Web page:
"For conspiracy theorists, those in power are seen as deceptive-even malevolent-and so any official explanation is at a disadvantage, and any alternative explanation is more credible from the start," said the authors. It is no surprise that fear, mistrust, and even paranoia can lead to muddled thinking; when distrust is engaged, careful reasoning can coast on by. "Believing Osama is still alive," they write, 'is no obstacle to believing that he has been dead for years."


Story Source:

The above story is based on materials provided by SAGE Publications. Note: Materials may be edited for content and length.


Journal Reference:

  1. M. J. Wood, K. M. Douglas, R. M. Sutton. Dead and Alive: Beliefs in Contradictory Conspiracy Theories. Social Psychological and Personality Science, 2012; DOI: 10.1177/1948550611434786

Cite This Page:

SAGE Publications. "Believing the impossible and conspiracy theories." ScienceDaily. ScienceDaily, 26 January 2012. <www.sciencedaily.com/releases/2012/01/120126152134.htm>.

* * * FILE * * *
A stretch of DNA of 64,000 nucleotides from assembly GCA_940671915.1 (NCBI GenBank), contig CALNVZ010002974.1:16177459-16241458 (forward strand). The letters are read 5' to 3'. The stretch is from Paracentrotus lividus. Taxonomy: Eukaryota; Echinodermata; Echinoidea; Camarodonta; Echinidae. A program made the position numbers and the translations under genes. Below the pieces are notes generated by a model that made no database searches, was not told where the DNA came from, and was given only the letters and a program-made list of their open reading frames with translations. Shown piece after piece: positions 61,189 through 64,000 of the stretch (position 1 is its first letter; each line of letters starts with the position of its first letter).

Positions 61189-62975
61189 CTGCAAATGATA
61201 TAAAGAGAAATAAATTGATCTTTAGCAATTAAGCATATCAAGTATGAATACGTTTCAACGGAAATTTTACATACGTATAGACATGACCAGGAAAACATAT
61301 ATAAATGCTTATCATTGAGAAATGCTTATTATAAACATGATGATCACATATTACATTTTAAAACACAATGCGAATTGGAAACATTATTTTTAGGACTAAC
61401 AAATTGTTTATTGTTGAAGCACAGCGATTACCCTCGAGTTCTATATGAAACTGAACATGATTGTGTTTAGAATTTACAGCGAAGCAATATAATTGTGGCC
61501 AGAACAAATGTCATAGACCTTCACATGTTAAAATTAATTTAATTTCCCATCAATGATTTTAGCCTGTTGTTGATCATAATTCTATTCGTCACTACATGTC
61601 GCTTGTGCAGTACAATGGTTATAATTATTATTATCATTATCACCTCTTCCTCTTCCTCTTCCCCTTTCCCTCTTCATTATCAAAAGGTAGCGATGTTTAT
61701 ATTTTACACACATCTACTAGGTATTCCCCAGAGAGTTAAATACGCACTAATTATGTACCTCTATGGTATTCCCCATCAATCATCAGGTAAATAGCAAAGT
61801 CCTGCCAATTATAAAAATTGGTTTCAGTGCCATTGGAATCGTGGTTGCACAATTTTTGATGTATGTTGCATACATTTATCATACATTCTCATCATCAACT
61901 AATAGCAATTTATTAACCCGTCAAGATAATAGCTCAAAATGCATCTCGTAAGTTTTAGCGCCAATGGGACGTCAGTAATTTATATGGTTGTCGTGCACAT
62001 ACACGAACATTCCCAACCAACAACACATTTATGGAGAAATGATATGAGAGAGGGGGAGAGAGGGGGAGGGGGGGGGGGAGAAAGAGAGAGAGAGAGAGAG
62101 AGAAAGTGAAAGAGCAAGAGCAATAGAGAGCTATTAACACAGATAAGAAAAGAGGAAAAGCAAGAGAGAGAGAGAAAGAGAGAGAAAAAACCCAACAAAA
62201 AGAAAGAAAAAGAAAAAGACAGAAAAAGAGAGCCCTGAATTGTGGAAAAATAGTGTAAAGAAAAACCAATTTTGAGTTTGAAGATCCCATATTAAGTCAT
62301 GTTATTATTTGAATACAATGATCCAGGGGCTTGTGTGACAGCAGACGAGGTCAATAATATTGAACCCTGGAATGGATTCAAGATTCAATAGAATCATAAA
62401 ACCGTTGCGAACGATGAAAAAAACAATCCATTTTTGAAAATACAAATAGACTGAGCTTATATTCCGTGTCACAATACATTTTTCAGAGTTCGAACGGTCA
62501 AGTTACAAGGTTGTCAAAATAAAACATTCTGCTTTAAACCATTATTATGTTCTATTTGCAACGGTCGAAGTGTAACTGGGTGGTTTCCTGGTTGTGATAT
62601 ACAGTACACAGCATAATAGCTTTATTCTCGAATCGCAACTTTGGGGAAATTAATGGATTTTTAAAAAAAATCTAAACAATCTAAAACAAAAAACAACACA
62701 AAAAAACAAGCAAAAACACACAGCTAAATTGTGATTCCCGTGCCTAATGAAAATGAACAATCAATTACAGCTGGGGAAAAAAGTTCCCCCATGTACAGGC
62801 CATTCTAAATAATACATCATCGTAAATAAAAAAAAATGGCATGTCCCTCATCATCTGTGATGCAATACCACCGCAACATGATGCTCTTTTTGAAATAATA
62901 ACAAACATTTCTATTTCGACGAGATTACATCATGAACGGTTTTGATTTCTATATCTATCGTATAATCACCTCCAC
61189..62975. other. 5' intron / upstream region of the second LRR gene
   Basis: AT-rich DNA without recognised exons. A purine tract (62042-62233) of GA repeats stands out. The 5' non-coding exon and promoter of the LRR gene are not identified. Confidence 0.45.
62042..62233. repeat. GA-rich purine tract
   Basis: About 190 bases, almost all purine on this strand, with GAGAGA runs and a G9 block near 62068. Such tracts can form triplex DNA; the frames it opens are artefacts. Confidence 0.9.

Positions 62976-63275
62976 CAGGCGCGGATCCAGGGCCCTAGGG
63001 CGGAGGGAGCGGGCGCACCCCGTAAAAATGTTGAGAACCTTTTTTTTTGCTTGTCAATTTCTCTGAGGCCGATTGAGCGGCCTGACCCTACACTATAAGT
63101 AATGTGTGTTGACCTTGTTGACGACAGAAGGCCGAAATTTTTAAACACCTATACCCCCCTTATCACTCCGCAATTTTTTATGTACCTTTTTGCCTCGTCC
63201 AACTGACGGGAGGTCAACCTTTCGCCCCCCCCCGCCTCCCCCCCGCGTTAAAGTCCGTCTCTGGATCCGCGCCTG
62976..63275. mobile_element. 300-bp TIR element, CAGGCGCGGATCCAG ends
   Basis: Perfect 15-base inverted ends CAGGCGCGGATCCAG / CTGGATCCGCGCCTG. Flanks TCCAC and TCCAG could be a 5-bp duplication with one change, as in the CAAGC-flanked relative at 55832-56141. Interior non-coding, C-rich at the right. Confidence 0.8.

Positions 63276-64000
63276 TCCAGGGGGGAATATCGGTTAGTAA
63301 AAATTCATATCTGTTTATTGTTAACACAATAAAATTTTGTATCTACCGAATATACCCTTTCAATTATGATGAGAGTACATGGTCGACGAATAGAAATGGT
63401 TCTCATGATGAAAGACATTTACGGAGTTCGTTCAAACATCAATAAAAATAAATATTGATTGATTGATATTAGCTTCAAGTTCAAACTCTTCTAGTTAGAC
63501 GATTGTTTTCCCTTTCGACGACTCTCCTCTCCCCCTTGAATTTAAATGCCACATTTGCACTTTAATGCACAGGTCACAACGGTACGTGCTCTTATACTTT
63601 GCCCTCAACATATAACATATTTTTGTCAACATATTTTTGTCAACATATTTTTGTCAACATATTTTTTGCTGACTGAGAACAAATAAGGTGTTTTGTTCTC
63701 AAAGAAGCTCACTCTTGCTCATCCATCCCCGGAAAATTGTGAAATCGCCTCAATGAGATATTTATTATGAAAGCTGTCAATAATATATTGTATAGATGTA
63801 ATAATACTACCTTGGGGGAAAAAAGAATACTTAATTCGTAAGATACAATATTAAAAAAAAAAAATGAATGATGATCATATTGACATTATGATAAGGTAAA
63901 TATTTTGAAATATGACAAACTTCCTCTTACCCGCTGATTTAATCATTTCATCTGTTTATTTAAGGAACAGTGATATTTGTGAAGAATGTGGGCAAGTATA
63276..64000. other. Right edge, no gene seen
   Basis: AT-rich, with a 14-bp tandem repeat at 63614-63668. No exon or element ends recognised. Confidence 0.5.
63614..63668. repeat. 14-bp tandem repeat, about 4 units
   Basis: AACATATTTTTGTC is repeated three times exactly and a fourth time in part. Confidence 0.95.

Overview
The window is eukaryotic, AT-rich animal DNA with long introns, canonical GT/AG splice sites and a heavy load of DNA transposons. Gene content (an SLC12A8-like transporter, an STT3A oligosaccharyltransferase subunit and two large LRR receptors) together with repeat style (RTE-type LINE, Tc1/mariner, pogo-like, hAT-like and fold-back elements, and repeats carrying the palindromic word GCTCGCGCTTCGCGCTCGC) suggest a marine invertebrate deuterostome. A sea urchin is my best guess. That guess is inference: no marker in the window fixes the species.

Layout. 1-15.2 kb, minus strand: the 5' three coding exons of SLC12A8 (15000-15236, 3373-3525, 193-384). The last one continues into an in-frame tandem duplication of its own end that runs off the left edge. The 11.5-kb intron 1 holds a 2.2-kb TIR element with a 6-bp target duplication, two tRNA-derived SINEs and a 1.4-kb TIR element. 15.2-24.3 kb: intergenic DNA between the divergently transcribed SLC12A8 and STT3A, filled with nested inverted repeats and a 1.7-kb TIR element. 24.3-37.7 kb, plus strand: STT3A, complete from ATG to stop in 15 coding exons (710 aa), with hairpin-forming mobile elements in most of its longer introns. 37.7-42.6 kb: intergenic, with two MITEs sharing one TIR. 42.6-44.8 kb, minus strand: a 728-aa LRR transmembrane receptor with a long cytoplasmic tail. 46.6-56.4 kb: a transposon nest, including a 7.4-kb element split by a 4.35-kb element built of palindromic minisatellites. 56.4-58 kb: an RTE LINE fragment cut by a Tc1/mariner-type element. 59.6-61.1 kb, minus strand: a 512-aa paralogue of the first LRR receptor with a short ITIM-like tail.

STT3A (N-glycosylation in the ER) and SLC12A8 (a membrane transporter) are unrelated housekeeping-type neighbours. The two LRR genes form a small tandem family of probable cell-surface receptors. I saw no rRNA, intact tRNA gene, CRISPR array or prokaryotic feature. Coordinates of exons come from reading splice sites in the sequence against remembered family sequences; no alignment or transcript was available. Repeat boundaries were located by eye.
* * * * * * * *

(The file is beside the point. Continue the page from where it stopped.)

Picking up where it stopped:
SAGE Publications. (2012, January 26). Believing the impossible and conspiracy theories. ScienceDaily. Retrieved September 2, 2014 from www.sciencedaily.com/releases/2012/01/120126152134.htm
SAGE Publications. "Believing the impossible and conspiracy theories." ScienceDaily. www.sciencedaily.com/releases/2012/01/120126152134.htm (accessed September 2, 2014).

Share This




More Science & Society News

Tuesday, September 2, 2014

Featured Research

from universities, journals, and other organizations


Featured Videos

from AP, Reuters, AFP, and other news services

Get A Mortgage, Receive A Cat — Only In Russia

Get A Mortgage, Receive A Cat — Only In Russia

Newsy (Sep. 2, 2014) — The incentive is in keeping with a Russian superstition that it's good luck for a cat to be the first to cross the threshold of a new home. Video provided by Newsy
Powered by NewsLook.com
Raw: Thousands of Fish Dead in Mexico Lake

Raw: Thousands of Fish Dead in Mexico Lake

AP (Sep. 2, 2014) — Over 53 tons of rotting fish have been removed from Lake Cajititlan in western Jalisco state. Authorities say that the thousands of fish did not die of natural causes. (Sep. 2) Video provided by AP